Whether or not kids know how to use mentions (@username) or hashtags (#trendingtopic), many do know how to use private, direct messages (DM) on Twitter, which parents can't see just by "following" or looking on a child's Twitter page.  Twitter allows you to use pseudonyms, which makes finding your child there a little more difficult.  Also, teens may or may not have location services turned on with their messaging device (phone, iPod, iPad, laptop).  This can be a blessing for parents who want to keep up with a child's location, but it can also spell disaster for kids who can become victims of child predators or other criminals.

Part of the poor language and attitudes displayed on Twitter by teens boils down to the desire to rebel and finding an outlet for that rebellion. Still, parents need to be aware that Twitter is a public forum and what your kids do online is broadcast in a wider arena than a passed note in class (or even a text message) would be.

No matter what the forum, public or not, or how well you monitor your kids, it comes down to one thing:  Know your child's heart.  Pray for them, their relationship with you and with Jesus, and pray that they will have the discernment to behave according to what they want for their future.  Just like Facebook, Twitter could easily ruin a future employment opportunity.  Remind your kids that what they write and say online are reflections of themselves. Make sure their images are positive and shining.

Here's a resource for learning the basics of Twitter: The Parent's Guide to Twitter.

Monday, June 4, 2012

Homeschool Try-outs Over the Summer?

Summer is here, and we are still homeschooling. We've been a year-round homeschooling family for a few years. It allows us to take more breaks, and while my youngest is not formally being homeschooled, our days can be shortened or stretched out as we need them to be. It's one of the great advantages of homeschooling--flexibility. My oldest daughter is finishing her core subjects this week and will concentrate on other subjects for the next two months. My younger daughter works less independently, so we take a slower pace with all subjects. Summer school is always in session at my house for my kids.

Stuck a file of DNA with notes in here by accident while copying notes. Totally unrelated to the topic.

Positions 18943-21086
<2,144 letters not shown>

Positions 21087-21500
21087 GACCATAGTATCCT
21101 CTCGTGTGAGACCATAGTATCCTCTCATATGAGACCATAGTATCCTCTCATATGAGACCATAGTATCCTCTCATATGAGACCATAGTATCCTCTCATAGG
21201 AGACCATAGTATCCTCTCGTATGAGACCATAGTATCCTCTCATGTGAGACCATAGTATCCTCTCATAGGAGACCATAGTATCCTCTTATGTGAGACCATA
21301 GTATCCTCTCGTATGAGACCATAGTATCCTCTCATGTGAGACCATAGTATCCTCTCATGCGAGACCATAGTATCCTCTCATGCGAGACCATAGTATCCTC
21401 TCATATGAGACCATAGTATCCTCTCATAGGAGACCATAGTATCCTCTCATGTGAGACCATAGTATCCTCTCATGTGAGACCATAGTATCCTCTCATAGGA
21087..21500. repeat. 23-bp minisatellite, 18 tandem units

This week someone asked about a different kind of summer school. Recently, a member of my local homeschool group asked on behalf of a family to borrow curriculum.  The family wanted to use it over the summer so that the mom and kids can "try-out" homeschooling over the summer break. The post got no response online, but it sent my own mind to reeling.

There are lots of ways to homeschool your child. No one method is right, and all children are inherently different. My opinions here are not based on that notion. But the idea to give homeschooling a "try-out" irritated me.

First, and most importantly, homeschooling is a choice--a lifestyle choice. It's not a "we'll give it a shot and see if we like it" option for me. It takes a such level of commitment that three months may not reveal or allow you to develop a true understanding of how homeschooling can work for you. You must have the mindset that you are now the sole educational decision-maker for your children. You are no longer letting the village decide for you. When you are committed to homeschooling your children, public school is usually a last-resort option. Many parents do not think outside the box when it comes to income and alternatives in homeschooling their children. Recent years have allowed online options that give a wide range of styles and income-friendly options to homeschool.

Second, what if this family is given curriculum that doesn't work for them at all? Perhaps it doesn't follow their worldview, or its implementation doesn't make sense to them? My friend Joanne attests that curriculum is really not the issue, but rather, attitude. Attitude is instrumental in the parent-student relationship and how it applies to teaching. Will the new homeschooling family recognize that? Is the family going to understand the learning style of a child in just a summer, and be able to adapt a curriculum to meet that need?